Congress is poised to vote in coming days on an $858 billion annual defense policy bill that contains significant spending increases for U.S. Cyber Command and other efforts to bolster national cybersecurity defenses.
Here’s a rundown of some of the key cyber elements of the 2023 National Defense Authorization Act and some noteworthy omissions from the bill released Tuesday night.
For starters, lawmakers allocated $44 million to Cyber Command to augment its so-called “hunt forward” missions, part of the command’s strategy for “persistent engagement,” defined as the need to constantly and speedily interact with adversaries in cyberspace. Cyber Command has reported hunt forward operations in at least 35 countries and in more than 50 foreign networks, including in Estonia, Lithuania, Montenegro, North Macedonia and Ukraine.
The legislation also creates an assistant secretary of cyber policy at the Department of Defense and directs the DOD secretary to brief lawmakers annually on how Cyber Command and the National Security Agency collaborate.
If the president determines “an active, systemic and ongoing campaign of attacks in cyberspace by a foreign power” against the U.S. government or critical infrastructure, the bill affirms the ability of Cyber Command to carry out operations with presidential approval in “foreign cyberspace.”
The Biden administration recently ended an evaluation of the “dual hat” leadership structure — under which the same person runs the NSA and Cyber Command — without making a formal recommendation about whether to end the practice, a move first reported by The Record.
The bill codifies a new cybersecurity bureau at the State Department, now run by inaugural Ambassador Nate Fick.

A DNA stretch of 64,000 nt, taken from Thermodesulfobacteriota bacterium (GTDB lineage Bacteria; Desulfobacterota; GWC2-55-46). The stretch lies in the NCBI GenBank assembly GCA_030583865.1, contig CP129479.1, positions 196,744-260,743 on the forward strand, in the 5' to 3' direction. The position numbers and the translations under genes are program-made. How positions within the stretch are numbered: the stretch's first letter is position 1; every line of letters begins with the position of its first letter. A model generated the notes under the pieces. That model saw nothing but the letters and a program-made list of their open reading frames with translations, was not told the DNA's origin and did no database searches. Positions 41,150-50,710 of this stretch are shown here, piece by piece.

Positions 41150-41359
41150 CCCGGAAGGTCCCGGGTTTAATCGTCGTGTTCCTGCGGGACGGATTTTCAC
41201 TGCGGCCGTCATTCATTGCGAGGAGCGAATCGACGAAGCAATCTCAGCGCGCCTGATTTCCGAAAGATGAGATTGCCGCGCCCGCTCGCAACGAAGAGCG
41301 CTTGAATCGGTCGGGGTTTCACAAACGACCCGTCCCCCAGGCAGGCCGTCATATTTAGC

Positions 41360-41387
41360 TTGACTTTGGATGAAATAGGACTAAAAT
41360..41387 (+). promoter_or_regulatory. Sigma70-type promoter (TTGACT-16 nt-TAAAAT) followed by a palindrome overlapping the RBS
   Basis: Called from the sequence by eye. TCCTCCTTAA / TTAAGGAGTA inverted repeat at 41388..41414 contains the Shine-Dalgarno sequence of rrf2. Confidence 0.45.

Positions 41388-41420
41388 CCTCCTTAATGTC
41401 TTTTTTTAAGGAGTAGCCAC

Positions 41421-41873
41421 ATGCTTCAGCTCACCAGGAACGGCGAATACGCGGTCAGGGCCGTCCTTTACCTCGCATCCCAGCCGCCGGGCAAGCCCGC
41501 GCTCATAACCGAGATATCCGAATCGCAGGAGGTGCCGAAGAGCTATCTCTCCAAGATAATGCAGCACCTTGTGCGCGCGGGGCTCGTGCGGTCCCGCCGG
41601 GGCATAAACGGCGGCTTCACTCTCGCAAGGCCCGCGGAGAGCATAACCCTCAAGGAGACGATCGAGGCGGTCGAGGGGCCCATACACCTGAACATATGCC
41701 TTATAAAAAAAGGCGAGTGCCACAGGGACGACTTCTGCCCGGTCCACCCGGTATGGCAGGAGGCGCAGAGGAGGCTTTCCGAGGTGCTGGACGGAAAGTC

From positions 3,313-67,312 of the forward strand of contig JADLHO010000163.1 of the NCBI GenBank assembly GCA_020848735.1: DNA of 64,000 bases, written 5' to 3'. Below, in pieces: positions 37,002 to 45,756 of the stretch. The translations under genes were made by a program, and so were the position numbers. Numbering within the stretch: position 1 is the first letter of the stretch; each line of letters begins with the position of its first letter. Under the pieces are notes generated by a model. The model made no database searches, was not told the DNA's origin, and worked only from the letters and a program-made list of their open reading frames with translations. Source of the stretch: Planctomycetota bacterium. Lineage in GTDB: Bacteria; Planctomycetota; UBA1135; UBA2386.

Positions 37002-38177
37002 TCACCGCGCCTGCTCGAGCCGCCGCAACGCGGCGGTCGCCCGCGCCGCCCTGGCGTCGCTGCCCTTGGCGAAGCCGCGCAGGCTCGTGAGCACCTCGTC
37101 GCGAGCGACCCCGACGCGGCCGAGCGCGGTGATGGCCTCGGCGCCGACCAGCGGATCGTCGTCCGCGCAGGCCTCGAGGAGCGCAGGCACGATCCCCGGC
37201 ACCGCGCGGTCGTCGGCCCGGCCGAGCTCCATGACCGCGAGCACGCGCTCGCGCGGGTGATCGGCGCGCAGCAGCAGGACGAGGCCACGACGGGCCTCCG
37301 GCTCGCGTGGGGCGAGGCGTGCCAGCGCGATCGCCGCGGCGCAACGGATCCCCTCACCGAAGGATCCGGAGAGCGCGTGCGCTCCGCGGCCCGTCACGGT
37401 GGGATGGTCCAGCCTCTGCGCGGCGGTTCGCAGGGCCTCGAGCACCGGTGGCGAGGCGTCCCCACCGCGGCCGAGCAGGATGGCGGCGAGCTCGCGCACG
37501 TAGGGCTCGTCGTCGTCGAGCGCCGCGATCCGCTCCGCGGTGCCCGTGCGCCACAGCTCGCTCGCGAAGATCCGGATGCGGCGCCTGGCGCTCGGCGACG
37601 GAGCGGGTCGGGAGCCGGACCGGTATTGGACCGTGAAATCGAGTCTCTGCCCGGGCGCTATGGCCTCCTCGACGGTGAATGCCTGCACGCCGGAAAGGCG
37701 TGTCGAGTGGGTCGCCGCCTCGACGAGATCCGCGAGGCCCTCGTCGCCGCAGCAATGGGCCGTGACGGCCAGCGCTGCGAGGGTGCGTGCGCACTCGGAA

The NDAA also requires Cyber Command’s election security efforts to be described in a biennial, unclassified report through the 2032 election cycle. Free cybersecurity training to be developed and hosted by the Cybersecurity and Infrastructure Security Agency is also included in the legislation.
The bill also focuses on privacy and includes provisions to place guardrails on how U.S. intelligence uses commercial spyware. The legislation requires intelligence agencies including the FBI, CIA and NSA to issue a report to Congress within 90 days assessing the threat spyware poses to the United States.
It also bulks up the authorities of the Director of National Intelligence to guide how intelligence agencies can use spyware, including the power to prohibit the intelligence community from procuring or licensing spyware, though waivers could apply. The bill would also require the director of national intelligence to issue best practices to agencies on how to prevent spyware intrusions.
The White House is expected to issue an executive order early next year offering guidance on how to limit federal agencies use of spyware that poses a national security risk.
There are a few major exclusions in the combined House and Senate versions, too.
FedScoop’s John Hewitt Jones reports that the NDAA left out an amendment to codify a software bill of materials, or SBOM, in the federal procurement process. Lawmakers removed it following strong criticism from industry.
That piece of the legislation would have required “all holders of existing covered contracts and those responding to requests for proposals from the U.S. Department of Homeland Security to provide a bill of materials and to certify that items in the bill of materials are free of vulnerabilities or defects,” Hewitt Jones reported.
Additionally, the bill goes to a vote without language on the need to designate “systemically important entities,” or significant U.S. critical infrastructure. Had it been included, the language would have forced certain critical infrastructure operators to adapt rigorous standards for digital security.
Mark Montgomery, former executive director of the Cyberspace Solarium Commission, said it was “disappointing” to see the standard cut, especially given Department of Homeland Security Secretary Alejandro Mayorkas’ recent call for what Montgomery called “exactly this type of infrastructure prioritization.”
Tonya Riley and Christian Vasquez contributed reporting.